Local newsNews

Grade 9 subject choices: Advice in the face of withdrawal of subject list

JOBURG – The Independent Institute of Education urges learners to avoid risky selections.

The Department of Basic Education recently announced the withdrawal of the designated subject list – a list of subjects from which students who want to pursue a degree have had to select their subjects.

Amidst these changes, Dr Felicity Coughlan, director of The Independent Institute of Education said there are some serious considerations not to be ignored. “Some may argue that the withdrawal of the designed subject list gives young people more choices, but we urge schools and learners not to make risky and uninformed changes,” said Coughlan,

Coughlan said the original list contained many of the traditional subjects used to gain access to university, and that many of these subjects required learners to master skills that will be important when seeking entry into a public university or private higher education institution.

“These skills include argumentation and reasoning, found in subjects such as history; logic and mathematics as found in accountancy and maths or maths literacy; and evidence and scientific reasoning skills, as found in physical science and life sciences,” said Coughlan.

She added that the two-language requirement also ensured a well-rounded educational experience for students living in a multilingual country.

“The reasoning behind the original inclusion of these subjects should be remembered, and students are encouraged not to put together a collection of subjects that are all of one type which will result in them developing less holistic academic skills.  The impact on their studies later in life will be real,” said Coughlan.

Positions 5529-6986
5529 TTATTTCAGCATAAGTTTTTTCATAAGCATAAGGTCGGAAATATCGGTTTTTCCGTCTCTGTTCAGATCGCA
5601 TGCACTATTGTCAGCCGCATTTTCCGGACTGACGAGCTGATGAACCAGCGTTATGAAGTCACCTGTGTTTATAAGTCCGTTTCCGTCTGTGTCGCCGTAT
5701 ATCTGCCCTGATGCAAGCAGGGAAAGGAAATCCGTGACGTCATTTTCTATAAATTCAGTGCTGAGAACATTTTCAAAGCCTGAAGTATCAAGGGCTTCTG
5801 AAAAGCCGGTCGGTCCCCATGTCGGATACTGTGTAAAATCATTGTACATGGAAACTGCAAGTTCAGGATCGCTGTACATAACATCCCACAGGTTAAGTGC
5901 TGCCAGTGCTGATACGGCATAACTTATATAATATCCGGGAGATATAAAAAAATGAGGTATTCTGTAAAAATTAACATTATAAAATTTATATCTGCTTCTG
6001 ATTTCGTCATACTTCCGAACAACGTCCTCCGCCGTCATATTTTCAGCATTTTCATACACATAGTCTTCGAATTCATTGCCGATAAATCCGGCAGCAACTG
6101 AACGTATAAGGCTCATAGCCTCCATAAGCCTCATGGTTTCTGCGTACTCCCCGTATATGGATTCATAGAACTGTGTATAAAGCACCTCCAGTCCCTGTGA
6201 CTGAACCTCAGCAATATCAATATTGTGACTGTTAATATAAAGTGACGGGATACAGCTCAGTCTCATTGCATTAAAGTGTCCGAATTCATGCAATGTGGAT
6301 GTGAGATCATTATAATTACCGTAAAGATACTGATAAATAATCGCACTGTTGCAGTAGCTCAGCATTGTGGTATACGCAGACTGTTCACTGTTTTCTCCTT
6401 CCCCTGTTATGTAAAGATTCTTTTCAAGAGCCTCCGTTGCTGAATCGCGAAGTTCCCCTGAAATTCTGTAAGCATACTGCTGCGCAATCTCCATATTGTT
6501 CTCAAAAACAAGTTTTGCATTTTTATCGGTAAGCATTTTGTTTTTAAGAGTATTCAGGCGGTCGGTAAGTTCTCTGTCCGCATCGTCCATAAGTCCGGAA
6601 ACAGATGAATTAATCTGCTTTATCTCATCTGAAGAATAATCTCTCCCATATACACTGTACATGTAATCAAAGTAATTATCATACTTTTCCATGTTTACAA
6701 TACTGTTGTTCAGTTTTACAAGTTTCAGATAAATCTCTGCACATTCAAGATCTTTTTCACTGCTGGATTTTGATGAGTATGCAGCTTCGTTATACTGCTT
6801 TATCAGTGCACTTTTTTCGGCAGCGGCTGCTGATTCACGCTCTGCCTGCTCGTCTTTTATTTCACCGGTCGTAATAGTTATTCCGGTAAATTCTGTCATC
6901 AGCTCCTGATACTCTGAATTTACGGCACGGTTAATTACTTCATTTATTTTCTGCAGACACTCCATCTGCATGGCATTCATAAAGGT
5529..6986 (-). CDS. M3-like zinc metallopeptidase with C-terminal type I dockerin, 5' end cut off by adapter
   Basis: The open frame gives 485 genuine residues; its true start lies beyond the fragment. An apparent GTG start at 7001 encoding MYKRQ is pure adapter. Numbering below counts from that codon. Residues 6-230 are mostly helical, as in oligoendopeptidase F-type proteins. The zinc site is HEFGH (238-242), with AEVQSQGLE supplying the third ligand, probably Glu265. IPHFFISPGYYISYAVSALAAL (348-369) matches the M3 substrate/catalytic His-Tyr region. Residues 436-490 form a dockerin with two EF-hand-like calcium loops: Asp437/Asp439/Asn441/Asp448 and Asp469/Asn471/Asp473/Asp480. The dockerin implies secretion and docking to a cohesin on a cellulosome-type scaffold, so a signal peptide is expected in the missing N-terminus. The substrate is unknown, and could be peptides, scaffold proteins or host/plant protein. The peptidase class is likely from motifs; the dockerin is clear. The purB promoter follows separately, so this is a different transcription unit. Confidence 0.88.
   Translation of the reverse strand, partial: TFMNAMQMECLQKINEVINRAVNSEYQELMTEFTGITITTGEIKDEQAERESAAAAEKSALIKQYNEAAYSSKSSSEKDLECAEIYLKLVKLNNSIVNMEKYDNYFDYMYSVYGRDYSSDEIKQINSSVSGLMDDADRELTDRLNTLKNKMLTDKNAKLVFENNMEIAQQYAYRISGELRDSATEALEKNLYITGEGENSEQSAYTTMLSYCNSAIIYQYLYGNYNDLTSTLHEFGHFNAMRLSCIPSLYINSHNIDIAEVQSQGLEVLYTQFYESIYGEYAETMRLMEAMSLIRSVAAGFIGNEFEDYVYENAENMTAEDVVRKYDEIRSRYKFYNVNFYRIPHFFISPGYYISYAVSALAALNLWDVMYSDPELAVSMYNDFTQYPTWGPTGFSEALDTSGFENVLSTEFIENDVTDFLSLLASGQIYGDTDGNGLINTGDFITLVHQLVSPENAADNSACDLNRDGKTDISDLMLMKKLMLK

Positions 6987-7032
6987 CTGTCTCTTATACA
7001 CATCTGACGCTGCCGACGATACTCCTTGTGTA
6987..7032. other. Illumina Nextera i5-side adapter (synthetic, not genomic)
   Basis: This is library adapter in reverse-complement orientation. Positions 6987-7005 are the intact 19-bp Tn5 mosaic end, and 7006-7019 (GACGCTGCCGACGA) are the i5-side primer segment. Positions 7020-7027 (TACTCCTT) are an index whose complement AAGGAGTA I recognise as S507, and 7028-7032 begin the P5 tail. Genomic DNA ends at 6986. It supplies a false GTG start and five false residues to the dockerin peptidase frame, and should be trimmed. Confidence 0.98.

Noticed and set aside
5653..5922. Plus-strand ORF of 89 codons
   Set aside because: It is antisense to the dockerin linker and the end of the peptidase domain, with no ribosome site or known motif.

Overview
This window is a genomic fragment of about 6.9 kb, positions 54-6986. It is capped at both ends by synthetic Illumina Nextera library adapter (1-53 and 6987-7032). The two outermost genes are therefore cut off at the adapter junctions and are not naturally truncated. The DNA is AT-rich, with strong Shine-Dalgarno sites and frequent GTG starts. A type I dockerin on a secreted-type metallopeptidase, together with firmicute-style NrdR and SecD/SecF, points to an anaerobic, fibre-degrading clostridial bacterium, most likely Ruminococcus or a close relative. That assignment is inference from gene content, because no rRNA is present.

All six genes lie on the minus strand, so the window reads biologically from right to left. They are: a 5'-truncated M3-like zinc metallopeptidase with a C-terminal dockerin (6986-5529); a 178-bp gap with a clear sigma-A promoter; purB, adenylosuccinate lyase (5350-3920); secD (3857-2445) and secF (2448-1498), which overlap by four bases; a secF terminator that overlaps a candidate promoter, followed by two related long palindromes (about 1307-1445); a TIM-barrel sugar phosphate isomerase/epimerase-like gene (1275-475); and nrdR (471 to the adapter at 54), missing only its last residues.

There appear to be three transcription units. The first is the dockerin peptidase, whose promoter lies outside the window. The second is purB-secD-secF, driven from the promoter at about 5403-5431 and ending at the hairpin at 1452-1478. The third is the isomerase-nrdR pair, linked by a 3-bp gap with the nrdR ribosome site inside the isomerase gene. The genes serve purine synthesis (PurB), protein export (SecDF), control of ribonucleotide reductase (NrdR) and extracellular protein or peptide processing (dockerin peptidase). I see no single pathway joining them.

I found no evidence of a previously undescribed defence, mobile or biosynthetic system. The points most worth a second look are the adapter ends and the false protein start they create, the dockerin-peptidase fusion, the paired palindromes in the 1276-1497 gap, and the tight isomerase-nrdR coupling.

Coughlan said it was important for learners to keep in mind that despite the change of requirements at school, universities were not required to change their admission requirements.

“Higher education institutions need not change entry requirements if they don’t want to, and one can be sure that many – if not most – won’t. Definitely not in the short term, and particularly not for those qualifications that currently require mathematics or life sciences. We, therefore, encourage learners to do their homework before opting out of these traditionally required subjects,” Coughlan advised.

Given the risk of learners opting for perceived easier subjects or subjects that are too similar, Coughlan has urged them to investigate their options carefully, and for schools to support the youngsters in making informed decisions.

“In today’s volatile and uncertain world, it is more important than ever before to cultivate an extended base of skills from which you can draw, to improve your chances of succeeding,” said Coughlan.

Related Articles

Back to top button